The Black Plight Series

Part II
Who Was Breonna Taylor?

Ahmaud Arbery, Breonna Taylor and George Floyd are the latest examples of the black plight in the United States. All were unjustly killed at the hands of white men or police officers, and Americans everywhere have fiercely reacted, via social media and in the streets of cities across the nation. 

In the Black Plight Series, we will examine the lives and deaths of Arbery, Taylor and Floyd, the legal response to their killers, and how their demises have impacted the nation as a whole. 

In Part II, we will take a look at Taylor’s life through the eyes of her family and friends.

Today, June 5, would have been the day that Breonna Taylor turned 27 years old.

Taylor, unfortunately and unjustifiably, will not get to celebrate her 27th birthday with family and friends, considering her life came to an end nearly three month ago.

On March 13, three plainclothes officers executed a no-knock search warrant at Taylor’s apartment in Louisville, Kentucky at 12:30am. Taylor’s boyfriend believed the cops to be intruders and fired one shot once the cops entered the apartment.

The cops returned fire, shooting Taylor eight times in the process.

All three cops are white men.

Taylor’s life and death has been largely drowned out by the COVID-19 pandemic, but in light of Ahmaud Arbery and George Floyd’s deaths, attention has now also been aimed at Taylor.

Taylor was a native of Grand Rapids, Michigan, but moved to Louisville as a teenager, eventually attending the University of Kentucky. After college, she became an emergency medical technician (EMT) and was a first responder who spent time working at the University of Louisville Jewish Hospital, Norton Healthcare and University of Louisville Health.

In an interview with NPR, Taylor’s friends and family described her as “someone who cared for others and loved singing, playing games, cooking, checking up on friends,” which is why a career in healthcare suited her perfectly.

The work schedule of an EMT could be grueling; it was especially so in early March, as worries about coronavirus spread.

But those who knew her say Taylor welcomed the opportunity to give back and to make a difference in someone’s life.

Friends and family agree that Taylor was attracted to a career in health care because she cared about people. 

Tamika Palmer, Taylor’s mother, said that her daughter planned to spend the duration of her career in the healthcare industry, becoming a nurse so that she could care for others on a full-time basis.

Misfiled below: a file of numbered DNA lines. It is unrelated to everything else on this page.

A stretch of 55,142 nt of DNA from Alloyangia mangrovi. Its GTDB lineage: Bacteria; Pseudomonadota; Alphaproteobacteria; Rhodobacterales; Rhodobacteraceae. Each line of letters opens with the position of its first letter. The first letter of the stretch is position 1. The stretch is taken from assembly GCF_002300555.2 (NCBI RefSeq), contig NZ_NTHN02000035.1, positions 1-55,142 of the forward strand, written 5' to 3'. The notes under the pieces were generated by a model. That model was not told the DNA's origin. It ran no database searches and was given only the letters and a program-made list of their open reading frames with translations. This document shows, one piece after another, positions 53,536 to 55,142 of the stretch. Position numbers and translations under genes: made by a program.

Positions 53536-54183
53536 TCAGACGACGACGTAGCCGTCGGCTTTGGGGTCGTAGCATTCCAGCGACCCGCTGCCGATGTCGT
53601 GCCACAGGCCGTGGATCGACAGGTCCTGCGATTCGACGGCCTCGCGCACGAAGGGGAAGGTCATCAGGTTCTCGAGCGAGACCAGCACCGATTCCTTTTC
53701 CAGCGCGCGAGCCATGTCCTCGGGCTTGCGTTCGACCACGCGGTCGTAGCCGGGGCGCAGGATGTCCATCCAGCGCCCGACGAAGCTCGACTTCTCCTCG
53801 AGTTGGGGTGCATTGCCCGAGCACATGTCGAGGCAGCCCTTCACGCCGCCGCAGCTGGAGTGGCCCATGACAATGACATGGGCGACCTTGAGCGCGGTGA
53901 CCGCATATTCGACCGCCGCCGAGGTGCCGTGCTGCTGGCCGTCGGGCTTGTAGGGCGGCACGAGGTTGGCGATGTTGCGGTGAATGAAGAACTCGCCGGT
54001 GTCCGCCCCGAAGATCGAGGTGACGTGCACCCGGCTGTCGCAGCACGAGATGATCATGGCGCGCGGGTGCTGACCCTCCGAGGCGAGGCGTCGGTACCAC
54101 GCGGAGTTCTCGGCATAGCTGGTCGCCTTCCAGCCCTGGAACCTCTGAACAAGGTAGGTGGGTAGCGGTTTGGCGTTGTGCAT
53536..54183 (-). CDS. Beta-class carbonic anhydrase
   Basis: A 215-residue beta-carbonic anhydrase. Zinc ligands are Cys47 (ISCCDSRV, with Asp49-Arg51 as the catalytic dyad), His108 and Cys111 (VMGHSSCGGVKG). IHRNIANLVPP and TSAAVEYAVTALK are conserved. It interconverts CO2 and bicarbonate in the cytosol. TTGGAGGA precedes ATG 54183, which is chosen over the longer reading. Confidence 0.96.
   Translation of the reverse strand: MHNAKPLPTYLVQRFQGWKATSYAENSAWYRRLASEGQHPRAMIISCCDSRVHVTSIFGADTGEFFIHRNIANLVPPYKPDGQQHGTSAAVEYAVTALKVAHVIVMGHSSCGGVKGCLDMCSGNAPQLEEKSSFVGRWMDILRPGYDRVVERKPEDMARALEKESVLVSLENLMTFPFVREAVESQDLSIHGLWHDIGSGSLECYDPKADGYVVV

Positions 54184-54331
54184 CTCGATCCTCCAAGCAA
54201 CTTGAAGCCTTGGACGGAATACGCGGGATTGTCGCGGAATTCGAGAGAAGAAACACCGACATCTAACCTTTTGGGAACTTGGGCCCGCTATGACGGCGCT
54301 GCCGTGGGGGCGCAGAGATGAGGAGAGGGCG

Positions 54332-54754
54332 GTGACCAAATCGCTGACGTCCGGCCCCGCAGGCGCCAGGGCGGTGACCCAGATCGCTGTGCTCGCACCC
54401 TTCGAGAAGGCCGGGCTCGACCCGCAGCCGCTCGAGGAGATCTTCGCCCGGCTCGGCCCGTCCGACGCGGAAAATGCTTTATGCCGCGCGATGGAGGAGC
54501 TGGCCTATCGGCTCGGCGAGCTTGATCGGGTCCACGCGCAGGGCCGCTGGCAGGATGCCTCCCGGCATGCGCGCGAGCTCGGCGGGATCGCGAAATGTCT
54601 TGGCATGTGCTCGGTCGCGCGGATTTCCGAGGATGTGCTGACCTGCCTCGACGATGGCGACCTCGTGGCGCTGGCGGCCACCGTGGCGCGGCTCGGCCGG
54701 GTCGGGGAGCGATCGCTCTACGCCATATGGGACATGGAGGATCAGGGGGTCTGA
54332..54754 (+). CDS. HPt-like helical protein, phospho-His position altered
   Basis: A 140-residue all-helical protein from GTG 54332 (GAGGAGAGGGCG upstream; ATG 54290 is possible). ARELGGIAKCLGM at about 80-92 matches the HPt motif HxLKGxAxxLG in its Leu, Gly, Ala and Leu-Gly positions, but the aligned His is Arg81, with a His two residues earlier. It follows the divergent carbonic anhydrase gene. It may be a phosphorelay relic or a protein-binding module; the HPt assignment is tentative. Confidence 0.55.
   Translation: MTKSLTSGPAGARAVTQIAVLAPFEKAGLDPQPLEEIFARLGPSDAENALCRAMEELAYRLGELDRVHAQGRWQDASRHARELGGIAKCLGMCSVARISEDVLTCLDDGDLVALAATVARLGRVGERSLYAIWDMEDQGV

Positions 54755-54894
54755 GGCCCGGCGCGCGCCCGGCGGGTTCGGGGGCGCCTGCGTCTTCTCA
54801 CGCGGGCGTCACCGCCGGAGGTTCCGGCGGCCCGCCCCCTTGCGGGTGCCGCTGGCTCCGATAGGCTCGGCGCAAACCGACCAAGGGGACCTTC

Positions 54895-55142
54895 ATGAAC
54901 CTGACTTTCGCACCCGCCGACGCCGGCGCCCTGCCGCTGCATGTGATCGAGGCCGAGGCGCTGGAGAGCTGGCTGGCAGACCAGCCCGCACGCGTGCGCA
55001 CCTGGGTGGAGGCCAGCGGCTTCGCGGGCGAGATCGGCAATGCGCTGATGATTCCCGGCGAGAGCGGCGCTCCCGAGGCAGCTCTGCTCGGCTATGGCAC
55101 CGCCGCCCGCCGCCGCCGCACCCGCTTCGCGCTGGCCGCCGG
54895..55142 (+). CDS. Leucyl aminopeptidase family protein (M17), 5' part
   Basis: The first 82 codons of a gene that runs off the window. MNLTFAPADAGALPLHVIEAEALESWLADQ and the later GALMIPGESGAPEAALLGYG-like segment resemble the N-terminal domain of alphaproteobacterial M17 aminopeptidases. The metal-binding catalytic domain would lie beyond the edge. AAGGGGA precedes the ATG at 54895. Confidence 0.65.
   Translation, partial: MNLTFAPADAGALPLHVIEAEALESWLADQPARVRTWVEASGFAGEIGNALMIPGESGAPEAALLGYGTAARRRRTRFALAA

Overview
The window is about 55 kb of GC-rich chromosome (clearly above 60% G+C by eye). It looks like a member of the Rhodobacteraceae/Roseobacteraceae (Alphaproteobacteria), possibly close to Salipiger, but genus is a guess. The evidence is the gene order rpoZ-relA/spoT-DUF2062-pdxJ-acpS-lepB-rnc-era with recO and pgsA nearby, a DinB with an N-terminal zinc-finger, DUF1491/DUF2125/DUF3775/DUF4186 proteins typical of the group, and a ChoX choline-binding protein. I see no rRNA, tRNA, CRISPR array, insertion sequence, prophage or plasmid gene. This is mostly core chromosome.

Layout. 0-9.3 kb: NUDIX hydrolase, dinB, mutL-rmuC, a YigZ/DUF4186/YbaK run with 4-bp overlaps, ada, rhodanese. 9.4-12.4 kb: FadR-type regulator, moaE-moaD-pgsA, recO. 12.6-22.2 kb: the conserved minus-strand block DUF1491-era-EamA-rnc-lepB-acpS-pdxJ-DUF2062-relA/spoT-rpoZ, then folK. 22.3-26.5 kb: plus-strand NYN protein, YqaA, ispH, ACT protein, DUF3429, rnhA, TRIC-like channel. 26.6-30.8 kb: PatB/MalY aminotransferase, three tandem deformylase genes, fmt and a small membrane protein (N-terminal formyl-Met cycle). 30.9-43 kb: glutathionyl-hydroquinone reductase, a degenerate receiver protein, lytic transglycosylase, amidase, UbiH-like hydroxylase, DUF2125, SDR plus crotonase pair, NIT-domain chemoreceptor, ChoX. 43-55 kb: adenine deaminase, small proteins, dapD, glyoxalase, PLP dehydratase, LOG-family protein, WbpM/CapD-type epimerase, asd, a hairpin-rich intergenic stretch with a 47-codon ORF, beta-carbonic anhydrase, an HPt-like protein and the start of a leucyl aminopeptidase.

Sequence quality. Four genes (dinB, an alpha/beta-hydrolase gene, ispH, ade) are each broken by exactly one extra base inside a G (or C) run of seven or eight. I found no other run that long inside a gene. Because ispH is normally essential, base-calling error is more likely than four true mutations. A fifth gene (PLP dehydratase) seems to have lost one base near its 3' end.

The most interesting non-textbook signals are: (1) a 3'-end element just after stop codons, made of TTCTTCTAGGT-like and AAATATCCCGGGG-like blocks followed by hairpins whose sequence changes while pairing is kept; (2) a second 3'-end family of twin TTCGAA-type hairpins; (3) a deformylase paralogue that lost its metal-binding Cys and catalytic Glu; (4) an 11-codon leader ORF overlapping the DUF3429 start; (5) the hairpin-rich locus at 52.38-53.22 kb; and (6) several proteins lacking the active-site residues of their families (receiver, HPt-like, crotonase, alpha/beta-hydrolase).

“She had a whole plan on becoming a nurse and buying a house and then starting a family. Breonna had her head on straight, and she was a very decent person.” – Tamika Palmer

Sadly, Taylor would not be the only unarmed black person that would lose their life at the hands of the police in recent months. On May 25, George Floyd met a similar, undeserving fate…

Black Death – Part 5: Our Commitment

In the United States, no community has been struck harder by the virus than the black community, even though African Americans only make up 12 percent of the population.

BLACK DEATH - Part 4: Demise of the Black Image

The term “black death” can be defined in more than one way. As the novel coronavirus sweeps the globe, it’s taking its fiercest toll on black people in America, killing African Americans at an egregious rate. However, in the process, black America is suffering another form of fatality: the death of its image.
Black Death Series Part II graphic

Black Death – Part 2: The Socioeconomic and Racial Factors

Black people in America have been disproportionately affected by the COVID-19 pandemic for several different reasons, including socioeconomic and racial barriers in America. Former President Barack Obama said it best...

Black Death – Part 1: Our Underlying Health Concerns

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In the 1300s, the Black Death – also known as the Great Plague – wiped out approximately 100 million people across the world. It represented the most devastating pandemic in the history of the world.
What to do if stopped by the police